September 26, 2013 By Louis Zacharilla
Could you identify the Renaissance if you were living in it? Or if it arrived in your home town? We love to tag our era, no matter how inaccurate. Here we are in “The Digital Age.” (Not long ago, it was “The Space Age.) Since the dawn of “The Nuclear Age,” we have lived in an “Age of Anxiety,” a phrase made familiar by a great Leonard Bernstein composition. At its inception the Intelligent Community Forum coined its own phrase, “The Broadband Economy,” to give a blanket description to a global technological phenomenon.
We name eras to give order to the unpredictable quarks of time. I joked with my history professors, as I do now with audiences that the Renaissance began predictably. People went to bed on the third Sunday of October 1502 and woke-up to learn that the Late Middle Ages were over. What happened next? Politicians promised that there would be no new taxes and an enterprising artist in Florence began making t-shirts that read, “Kiss Me, I Started the Renaissance.”
It did not happen that way. The overlap and linkage between one period and the next ensures that causes will always be blurred. However, we DO know that there was a flourishing and a rebirth of culture. Communities became canvases of a new type. The printing press and other technologies and discoveries accelerated the introduction and distribution of ideas. Learning – especially a rediscovery of old truths (the Greek Classics) was now central to forces pushing societies forward. Observation, the essence of the scientific method, was similarly introduced. The period that followed enlightened wider segments of the population. The seeds of democracy emerged in Europe and in North America and finally reached all shores. Science infused itself in daily life mandating collaboration. We saw a period of progress led by learning, technology and the emergence of “open source government.”
About the Intelligent Community Forum
The Intelligent Community Forum is a think tank that studies the economic and social development of the 21st Century community. Whether in industrialized or developing nations, communities are challenged to create prosperity, stability and cultural meaning in a world where jobs, investment and knowledge increasingly depend on advances in communications. For the 21st Century community, connectivity is a double-edge sword: threatening established ways of life on the one hand, and offering powerful new tools to build prosperous, inclusive and sustainable economies on the other. ICF seeks to share the best practices of the world's Intelligent Communities in adapting to the demands of the Broadband Economy, in order to help communities everywhere find sustainable renewal and growth. More information can be found at www.intelligentcommunity.org.
Robert Bell is co-founder of the Intelligent Community Forum, where he heads its research and content development activities. He is the author of ICF's pioneering study, Benchmarking the Intelligent Community, the annual Top Seven Intelligent Communities of the Year white papers and other research reports issued by the Forum, and of Broadband Economies: Creating the Community of the 21st Century. Mr. Bell has also authored articles in The Municipal Journal of Telecommunications Policy, IEDC Journal, Telecommunications, Asia-Pacific Satellite and Asian Communications; and has appeared in segments of ABC World News and The Discovery Channel. A frequent keynote speaker and moderator at municipal and telecom industry events, he has also led economic development missions and study tours to cities in Asia and the US.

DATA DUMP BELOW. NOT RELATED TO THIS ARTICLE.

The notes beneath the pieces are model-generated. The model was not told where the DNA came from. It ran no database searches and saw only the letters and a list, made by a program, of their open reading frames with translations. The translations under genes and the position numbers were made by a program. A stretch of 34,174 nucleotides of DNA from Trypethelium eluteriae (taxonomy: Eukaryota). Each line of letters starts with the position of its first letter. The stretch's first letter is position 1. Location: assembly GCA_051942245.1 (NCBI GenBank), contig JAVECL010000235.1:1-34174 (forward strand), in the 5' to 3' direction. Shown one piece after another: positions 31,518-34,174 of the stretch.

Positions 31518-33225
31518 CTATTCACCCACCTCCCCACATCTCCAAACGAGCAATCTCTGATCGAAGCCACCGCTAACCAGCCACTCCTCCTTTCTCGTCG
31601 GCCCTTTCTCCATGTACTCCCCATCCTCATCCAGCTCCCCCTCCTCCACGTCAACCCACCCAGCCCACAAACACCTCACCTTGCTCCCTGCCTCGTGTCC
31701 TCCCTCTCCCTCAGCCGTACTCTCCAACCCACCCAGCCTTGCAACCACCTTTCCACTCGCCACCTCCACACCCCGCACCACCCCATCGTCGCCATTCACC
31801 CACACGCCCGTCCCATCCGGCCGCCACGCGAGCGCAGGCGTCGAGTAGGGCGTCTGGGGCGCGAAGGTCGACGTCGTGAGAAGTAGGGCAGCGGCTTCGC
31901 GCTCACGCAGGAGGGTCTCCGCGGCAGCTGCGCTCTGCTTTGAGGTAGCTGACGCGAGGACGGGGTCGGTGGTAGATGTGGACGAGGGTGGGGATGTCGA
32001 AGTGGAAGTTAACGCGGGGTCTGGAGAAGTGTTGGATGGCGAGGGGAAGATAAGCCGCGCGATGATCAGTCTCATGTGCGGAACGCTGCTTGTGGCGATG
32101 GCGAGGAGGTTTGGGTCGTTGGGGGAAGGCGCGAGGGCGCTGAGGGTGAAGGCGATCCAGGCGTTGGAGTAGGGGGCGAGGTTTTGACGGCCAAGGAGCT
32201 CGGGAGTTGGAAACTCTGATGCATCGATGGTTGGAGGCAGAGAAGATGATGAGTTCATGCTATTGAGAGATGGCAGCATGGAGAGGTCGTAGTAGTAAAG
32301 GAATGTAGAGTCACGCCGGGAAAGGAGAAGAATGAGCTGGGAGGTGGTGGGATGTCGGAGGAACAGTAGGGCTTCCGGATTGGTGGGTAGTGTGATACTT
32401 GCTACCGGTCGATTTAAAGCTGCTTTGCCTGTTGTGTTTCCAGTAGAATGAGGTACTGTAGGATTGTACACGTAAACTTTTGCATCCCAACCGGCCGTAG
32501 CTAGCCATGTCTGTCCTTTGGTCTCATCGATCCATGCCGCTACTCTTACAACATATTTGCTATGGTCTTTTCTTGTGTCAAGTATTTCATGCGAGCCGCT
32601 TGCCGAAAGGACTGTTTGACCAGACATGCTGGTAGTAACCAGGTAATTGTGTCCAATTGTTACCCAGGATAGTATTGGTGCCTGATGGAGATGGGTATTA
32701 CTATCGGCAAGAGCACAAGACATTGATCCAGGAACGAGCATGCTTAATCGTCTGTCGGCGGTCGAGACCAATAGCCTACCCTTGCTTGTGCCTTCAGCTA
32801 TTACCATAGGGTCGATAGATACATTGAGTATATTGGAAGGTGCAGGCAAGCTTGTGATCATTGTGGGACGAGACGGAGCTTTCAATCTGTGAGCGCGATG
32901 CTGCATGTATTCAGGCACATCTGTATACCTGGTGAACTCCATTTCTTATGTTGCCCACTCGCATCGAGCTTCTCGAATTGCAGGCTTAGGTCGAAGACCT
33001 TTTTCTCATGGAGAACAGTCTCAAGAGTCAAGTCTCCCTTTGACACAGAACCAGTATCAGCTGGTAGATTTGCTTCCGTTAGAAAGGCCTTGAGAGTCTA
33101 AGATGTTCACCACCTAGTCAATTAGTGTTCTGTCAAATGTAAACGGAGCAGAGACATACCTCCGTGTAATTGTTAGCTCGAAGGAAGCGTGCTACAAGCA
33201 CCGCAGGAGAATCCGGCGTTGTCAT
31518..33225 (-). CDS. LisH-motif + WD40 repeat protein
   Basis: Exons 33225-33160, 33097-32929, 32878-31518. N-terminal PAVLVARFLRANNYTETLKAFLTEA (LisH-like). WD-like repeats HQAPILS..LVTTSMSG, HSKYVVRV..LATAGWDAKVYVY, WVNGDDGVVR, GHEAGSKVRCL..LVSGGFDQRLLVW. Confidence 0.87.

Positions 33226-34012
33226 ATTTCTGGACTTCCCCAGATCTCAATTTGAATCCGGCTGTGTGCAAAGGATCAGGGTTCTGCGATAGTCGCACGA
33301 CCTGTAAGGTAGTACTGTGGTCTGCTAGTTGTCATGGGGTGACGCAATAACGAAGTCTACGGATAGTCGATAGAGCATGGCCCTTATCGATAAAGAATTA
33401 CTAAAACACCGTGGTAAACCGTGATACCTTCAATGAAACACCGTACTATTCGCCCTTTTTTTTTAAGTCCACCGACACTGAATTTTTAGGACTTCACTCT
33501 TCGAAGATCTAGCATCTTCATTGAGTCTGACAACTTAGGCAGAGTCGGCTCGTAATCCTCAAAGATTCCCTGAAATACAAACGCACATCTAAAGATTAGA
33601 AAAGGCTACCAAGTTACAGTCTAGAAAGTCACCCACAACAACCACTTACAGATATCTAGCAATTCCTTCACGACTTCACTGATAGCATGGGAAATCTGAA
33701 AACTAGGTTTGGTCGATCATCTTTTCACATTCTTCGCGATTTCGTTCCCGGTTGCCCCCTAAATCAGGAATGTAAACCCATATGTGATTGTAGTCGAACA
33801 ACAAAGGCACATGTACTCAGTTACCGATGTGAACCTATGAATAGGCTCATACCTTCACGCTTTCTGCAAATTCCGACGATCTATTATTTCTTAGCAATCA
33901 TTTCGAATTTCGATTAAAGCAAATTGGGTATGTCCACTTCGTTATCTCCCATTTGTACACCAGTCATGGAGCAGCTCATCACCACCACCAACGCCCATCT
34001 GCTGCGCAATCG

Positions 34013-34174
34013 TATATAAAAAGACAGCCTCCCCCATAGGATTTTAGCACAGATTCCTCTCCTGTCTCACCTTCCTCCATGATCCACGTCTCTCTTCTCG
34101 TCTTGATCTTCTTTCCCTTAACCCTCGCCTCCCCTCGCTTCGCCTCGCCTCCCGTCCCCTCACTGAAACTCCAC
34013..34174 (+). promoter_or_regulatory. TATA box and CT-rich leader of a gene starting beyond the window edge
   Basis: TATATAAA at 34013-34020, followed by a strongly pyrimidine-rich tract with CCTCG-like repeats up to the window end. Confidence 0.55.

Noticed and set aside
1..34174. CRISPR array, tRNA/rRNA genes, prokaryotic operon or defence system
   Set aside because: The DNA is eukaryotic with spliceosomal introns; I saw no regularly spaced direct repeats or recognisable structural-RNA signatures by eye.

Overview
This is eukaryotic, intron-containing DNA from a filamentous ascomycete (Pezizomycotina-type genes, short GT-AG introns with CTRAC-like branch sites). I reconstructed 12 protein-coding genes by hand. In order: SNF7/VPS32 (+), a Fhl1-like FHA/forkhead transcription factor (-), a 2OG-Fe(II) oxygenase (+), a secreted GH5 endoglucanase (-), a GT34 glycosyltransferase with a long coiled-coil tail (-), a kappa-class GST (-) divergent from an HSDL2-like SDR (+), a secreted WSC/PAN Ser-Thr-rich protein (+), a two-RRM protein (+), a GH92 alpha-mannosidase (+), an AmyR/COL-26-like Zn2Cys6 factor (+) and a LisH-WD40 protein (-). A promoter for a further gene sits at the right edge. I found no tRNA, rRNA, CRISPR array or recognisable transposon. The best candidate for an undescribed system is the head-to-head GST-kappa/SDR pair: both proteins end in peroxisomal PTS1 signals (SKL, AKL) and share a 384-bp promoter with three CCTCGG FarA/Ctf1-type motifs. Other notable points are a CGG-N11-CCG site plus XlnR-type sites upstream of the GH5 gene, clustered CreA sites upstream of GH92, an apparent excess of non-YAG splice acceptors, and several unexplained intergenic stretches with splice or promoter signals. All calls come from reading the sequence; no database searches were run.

ICF co-founder John G. Jung originated the Intelligent Community concept and continues to serve as the Forum's leading visionary. Formerly President and CEO of the Greater Toronto Marketing Alliance and Calgary Economic Development Authority, he is a registered professional urban planner, urban designer and economic developer. He leads regular international business missions to US, European, Asian, Indian and Australian cities, and originated the ICF Immersion Lab program. John is a regular speaker at universities and conferences and serves as an advisor to regional and national leaders on Intelligent Community development. The author of numerous articles in planning and economic development journals, he has received global and Toronto-based awards for his work in collaboration and strategic development and sits on numerous task forces and international advisory boards.
ICF co-founder Louis Zacharilla is the creator and presenter of the annual Smart21, Top Seven and Intelligent Community Awards and oversees ICF's media communications and development programs. He is a frequent keynote and motivational speaker and panelist, addressing audiences of tech, academic and community leaders around the world, and writes extensively for publications including American City & County, Continental Airline's in-flight magazine and Municipal World. His frequent appearances in the electronic media have included both television and radio in South Korea, China and Canada. He has served as an adjunct professor at Fordham University in New York and is a Guest Lecturer at Polytechnic University's Distinguished Speaker Series. He holds a Masters Degree from the University of Notre Dame.